News and notes
UK chapter governance review marks the end of a controversial year
Wikimedia UK (WMUK), the national non-profit organization devoted to furthering the goals of the Wikimedia movement in the United Kingdom, has published the findings of a governance review conducted by management consultancy Compass Partnership.
This review was partially the result of a conflict-of-interest controversy revolving around Roger Bamkin, whose roles as English Wikipedia editor, trustee of WMUK, creator of QRpedia, and paid consultant for MonmouthpediA and GibraltarpediA received much press coverage, including a Signpost report. Bamkin subsequently resigned from WMUK's Board of Trustees.
WMUK's turbulent year was dotted with other trustee resignations as well. Ashley Van Haeften resigned from the position of chair in August 2012 after his ban from the English Wikipedia. Later that month, Joscelyn Upendran resigned from the board itself, stating that "personal loyalties may be getting in the way of what is really best for the charity and of dealing with any actual or perceived conflict of interest issues" in regard to Bamkin's actions.
Following these events, the chapter and the Wikimedia Foundation (WMF) published a joint statement on September 28, 2012, where they laid out their plan to appoint an independent expert to review and report on the governance practices of WMUK, along with its handling of the controversy. The WMF's head of communications Jay Walsh posted a blog post on February 7, which said in part:
||The report discusses important conclusions based on discussions with and materials provided by all of the major stakeholders. The aim of the report is not to lay blame, rather it seeks to determine if pre-existing policies and practices around conflicts of interest and governance were sufficient. Through this report we also aim to lay the groundwork for better and stronger governance for Wikimedia UK in the future and for its development as a chapter in our movement. We also believe the report may benefit the wider community of Wikimedia affiliated organizations by providing an example of best practices around governance and decision-making as applied to a chapter.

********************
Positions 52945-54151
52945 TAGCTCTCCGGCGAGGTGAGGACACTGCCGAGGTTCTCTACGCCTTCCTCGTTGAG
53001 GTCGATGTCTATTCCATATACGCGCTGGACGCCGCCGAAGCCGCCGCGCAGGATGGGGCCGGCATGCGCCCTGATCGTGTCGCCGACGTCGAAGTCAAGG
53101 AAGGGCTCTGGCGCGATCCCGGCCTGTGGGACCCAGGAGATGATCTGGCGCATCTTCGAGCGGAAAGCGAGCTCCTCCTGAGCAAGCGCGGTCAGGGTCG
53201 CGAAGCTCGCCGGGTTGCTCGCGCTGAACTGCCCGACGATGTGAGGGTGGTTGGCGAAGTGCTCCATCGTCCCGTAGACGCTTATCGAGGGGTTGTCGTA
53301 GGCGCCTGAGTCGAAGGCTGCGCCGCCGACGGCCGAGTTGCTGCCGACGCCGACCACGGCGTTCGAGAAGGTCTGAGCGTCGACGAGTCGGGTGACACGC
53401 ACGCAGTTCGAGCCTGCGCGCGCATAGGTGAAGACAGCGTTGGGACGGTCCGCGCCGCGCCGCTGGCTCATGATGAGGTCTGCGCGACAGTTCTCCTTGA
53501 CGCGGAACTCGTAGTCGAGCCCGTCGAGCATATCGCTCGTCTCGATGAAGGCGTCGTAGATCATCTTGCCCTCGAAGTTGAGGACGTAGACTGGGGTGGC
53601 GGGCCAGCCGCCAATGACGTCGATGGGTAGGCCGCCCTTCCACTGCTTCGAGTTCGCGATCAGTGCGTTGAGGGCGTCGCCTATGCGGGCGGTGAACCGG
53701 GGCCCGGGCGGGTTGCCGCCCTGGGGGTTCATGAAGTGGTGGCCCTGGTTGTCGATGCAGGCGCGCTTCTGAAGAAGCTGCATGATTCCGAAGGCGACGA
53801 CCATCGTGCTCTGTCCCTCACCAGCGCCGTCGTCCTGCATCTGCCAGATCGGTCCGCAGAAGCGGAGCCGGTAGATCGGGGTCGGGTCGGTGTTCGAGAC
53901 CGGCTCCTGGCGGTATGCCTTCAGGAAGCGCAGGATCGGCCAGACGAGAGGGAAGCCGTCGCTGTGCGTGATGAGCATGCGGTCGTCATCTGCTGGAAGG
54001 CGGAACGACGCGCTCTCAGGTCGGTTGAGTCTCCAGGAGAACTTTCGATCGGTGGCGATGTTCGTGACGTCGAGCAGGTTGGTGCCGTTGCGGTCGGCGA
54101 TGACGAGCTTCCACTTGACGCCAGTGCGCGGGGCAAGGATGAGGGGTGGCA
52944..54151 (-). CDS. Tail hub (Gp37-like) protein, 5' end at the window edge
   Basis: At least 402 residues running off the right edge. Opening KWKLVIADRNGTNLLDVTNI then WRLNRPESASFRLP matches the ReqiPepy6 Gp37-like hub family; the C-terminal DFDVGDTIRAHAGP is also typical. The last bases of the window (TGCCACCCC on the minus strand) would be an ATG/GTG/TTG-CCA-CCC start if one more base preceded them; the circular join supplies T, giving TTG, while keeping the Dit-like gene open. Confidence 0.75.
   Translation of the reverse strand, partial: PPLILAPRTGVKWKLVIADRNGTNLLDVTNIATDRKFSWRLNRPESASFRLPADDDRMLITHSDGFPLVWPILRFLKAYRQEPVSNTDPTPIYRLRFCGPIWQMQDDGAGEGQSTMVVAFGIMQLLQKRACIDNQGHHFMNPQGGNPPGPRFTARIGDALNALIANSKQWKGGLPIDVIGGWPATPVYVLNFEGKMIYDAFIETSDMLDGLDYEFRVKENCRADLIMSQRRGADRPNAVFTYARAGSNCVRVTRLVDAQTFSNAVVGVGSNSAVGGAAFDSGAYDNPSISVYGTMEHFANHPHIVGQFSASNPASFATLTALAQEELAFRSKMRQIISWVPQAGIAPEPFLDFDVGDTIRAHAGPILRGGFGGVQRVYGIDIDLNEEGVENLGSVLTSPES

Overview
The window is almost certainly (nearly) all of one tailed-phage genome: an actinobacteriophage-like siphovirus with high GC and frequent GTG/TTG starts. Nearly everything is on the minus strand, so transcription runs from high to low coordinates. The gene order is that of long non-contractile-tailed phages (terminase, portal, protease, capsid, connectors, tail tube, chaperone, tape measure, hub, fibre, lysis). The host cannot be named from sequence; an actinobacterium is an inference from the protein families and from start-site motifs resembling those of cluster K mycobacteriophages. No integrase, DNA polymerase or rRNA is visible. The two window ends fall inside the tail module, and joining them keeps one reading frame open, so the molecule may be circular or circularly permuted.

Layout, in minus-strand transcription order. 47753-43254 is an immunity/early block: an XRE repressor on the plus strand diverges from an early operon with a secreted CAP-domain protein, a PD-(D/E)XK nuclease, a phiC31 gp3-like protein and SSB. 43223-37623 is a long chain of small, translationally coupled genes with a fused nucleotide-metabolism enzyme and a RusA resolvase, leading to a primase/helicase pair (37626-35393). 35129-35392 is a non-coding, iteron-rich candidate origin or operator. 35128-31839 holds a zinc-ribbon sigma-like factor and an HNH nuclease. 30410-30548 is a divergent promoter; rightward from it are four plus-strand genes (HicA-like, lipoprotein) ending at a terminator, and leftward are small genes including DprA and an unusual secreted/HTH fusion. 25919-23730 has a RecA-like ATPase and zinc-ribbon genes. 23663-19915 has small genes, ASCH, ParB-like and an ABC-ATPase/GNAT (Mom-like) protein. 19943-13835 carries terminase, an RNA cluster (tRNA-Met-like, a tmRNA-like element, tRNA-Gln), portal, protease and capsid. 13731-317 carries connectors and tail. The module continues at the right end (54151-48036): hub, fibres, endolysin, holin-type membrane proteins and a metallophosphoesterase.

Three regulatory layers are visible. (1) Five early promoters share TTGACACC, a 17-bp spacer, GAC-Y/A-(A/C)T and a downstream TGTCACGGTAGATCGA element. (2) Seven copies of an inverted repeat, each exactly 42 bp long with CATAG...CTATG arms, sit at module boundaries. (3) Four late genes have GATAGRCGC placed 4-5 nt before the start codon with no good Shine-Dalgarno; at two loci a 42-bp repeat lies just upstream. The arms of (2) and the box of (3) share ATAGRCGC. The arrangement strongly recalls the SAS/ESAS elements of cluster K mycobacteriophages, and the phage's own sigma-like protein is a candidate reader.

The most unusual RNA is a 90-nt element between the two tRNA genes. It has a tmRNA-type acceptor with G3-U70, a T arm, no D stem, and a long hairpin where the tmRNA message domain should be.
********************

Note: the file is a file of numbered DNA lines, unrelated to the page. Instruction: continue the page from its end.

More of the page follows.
Compass Partnership was appointed to do the review selected through a collaborative dialogue between the WMF and WMUK, and their fee was covered in full by the WMF.
Compass reported that while WMUK had conflict of interest guidelines, and individual trustees had typically stated their conflicts of interest—including Bamkin—the former were "not always implemented to the standard expected by the movement" and the latter could have been made much more transparent (pp. 13–14). In particular, with regard to the Bamkin controversy, the report found no "indication that the Wikimedia UK board formally asked to know the monetary value of any personal contracts to permit an assessment of the material extent of Roger Bamkin's consultancy work" (p. 8). While some individuals interviewed by Compass believed that the foundation would have known of the conflicts of interest through various postings on WMUK's website, Compass found that the declarations were only posted after discussions with the WMF had already begun, and there was no reference to conflicts of interests in WMUK's reports to the foundation.
Compass laid out 50 recommendations that it believes WMUK should implement to better capitalize on previous positive actions and tackle areas identified as needing work (pp. 17–26). Conflicts of interest were principally dealt with in recommendations 26 through 32, where Compass stated that WMUK should observe the "highest standard" in dealing with potential conflicts of interest.